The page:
Lecture Series

Villanova Center for Liberal Education presents:
The Robert M. Birmingham Luncheon Series


"A Conversation With..."


Michael Hollinger, Villanova University, Theatre Department

Tuesday, September 22, 2015, St. Augustine Center, Room 300

12:00-1:30, Lunch will be provided

A full-length play is a feat of engineering designed to enthrall human beings over a span of hours – an almost unthinkable task in our over-stimulated age.  So how do playwrights go about capturing and holding that rarest of commodities, our attention?  Here’s how one playwright goes about it, moment by moment.

Thursday, October 22, 2015-St. Augustine Center, Room 330

How should we make sense of the fact that a major twentieth-century American poet appropriated, in the central work of his career, the racist performance tradition known as blackface minstrelsy? The Dream Songs were John Berryman’s response to what he saw as a dead end in the history of modernism; they were also conceived and published within the period of some of the most intense violence of the Civil Rights Era. Berryman’s minstrelsy suggests the deep connection between those twinned crises.



Thursday, November 12, 2015-St. Augustine Center, Room 300

12:00-1:30, Lunch will be provided

Venezuela remained for years one of only a handful of Provinces in Colonial Spanish America without printing press. The lack of a printing press until 1808, however, did not prevent the Venezuelan public from reading, transcribing, or exchanging ideas during the Age of the Atlantic Revolutions. Between 1789 and 1808, several popular rebellions and political movements against colonial rule erupted in Venezuela, and shortly after the 1808 Spanish Monarchical crisis, Venezuela became one of the first South American nations to declare independence from Spain. What kind of information, ideas, and experiences fed the political imagination of Venezuelans? How did Venezuelan access these sources of information? My project explores these questions through the study of the circulation of information and the formation of political communities in Venezuela during the Age of Revolutions.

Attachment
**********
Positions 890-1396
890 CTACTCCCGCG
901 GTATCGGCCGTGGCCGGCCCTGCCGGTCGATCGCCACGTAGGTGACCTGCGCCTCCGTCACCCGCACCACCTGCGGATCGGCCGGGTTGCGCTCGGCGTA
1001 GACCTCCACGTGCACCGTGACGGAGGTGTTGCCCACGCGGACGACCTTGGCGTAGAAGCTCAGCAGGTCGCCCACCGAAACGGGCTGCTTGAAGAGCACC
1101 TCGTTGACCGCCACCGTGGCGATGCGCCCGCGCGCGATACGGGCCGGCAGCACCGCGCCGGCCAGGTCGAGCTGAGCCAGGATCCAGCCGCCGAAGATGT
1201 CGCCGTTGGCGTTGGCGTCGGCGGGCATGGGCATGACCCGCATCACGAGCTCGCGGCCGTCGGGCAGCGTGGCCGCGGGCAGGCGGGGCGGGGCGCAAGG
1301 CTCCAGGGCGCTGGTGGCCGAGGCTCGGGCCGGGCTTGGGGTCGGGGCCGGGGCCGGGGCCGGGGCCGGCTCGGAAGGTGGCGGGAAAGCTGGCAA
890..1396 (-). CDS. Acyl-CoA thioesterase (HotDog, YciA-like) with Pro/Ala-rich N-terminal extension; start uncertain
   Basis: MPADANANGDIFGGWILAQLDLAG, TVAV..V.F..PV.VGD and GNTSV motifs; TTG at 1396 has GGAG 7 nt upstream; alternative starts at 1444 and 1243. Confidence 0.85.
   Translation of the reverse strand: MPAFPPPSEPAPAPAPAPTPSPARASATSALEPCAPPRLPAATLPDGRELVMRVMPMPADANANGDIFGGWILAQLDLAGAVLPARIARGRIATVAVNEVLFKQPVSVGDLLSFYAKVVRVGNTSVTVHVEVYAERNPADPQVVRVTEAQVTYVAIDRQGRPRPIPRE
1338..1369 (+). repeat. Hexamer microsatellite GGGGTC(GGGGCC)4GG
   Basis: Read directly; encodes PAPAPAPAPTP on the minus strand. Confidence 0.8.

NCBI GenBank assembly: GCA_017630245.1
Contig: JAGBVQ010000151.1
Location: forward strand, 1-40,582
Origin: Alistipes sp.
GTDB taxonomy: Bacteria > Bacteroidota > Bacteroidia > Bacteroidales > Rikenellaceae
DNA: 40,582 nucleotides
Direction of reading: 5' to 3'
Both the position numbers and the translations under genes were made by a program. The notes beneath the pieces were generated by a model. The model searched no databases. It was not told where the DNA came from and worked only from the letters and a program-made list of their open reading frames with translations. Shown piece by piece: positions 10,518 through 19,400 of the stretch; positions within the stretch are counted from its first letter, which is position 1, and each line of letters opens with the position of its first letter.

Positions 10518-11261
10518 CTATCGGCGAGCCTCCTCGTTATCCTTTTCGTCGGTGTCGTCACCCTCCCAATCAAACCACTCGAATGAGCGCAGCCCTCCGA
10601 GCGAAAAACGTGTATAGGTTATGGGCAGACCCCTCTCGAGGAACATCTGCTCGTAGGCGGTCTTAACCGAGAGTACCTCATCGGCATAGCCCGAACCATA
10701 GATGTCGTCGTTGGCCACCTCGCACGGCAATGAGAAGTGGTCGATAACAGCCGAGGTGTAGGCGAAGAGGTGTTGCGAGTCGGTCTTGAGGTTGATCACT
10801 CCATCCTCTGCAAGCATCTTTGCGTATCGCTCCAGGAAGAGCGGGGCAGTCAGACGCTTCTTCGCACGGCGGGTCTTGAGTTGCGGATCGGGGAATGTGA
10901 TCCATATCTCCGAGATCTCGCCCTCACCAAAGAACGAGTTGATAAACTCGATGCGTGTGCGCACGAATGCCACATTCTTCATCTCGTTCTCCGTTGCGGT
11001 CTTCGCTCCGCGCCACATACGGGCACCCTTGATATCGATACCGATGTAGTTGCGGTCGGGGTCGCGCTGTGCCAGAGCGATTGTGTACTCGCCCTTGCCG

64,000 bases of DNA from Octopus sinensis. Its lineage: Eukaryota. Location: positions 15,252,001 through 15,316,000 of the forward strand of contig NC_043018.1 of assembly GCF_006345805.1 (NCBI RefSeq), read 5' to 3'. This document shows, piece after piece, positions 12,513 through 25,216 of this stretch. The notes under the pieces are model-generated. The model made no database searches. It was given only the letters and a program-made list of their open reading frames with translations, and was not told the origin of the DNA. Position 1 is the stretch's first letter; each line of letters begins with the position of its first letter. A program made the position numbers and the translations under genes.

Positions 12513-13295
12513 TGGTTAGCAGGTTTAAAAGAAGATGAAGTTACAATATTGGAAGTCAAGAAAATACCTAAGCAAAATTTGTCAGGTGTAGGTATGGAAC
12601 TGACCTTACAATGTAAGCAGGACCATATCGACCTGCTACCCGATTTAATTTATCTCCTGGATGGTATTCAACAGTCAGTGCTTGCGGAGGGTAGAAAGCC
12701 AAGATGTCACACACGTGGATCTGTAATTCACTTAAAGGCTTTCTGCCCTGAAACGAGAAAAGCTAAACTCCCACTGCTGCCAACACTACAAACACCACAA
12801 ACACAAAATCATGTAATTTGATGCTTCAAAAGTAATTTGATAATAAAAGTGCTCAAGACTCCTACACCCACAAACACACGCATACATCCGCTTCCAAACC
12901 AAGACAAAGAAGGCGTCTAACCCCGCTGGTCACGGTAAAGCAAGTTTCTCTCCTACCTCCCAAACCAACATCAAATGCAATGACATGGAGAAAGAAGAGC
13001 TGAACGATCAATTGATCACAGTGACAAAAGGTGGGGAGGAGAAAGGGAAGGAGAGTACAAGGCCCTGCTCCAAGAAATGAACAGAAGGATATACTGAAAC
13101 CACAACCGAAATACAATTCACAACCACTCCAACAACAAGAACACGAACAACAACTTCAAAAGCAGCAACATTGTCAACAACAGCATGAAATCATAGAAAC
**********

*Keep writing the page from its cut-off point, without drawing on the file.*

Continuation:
Value of the Center

“The opening of the Center marks a turning point for the University. Now, for the first time in the University’s history, the liberal arts, which form the heart of Villanova’s academic mission, will be presented to our students in such a way as to enable them to see the interconnections between the many disciplines of the arts.”

John A. Doody, Ph.D.
Director of the Center
Robert M. Birmingham Chair in Humanities
Professor, Philosophy

More Information

For more information on the Villanova Center for Liberal Education, please contact Dr. John Doody, Director of the Center, at 610.519.4691.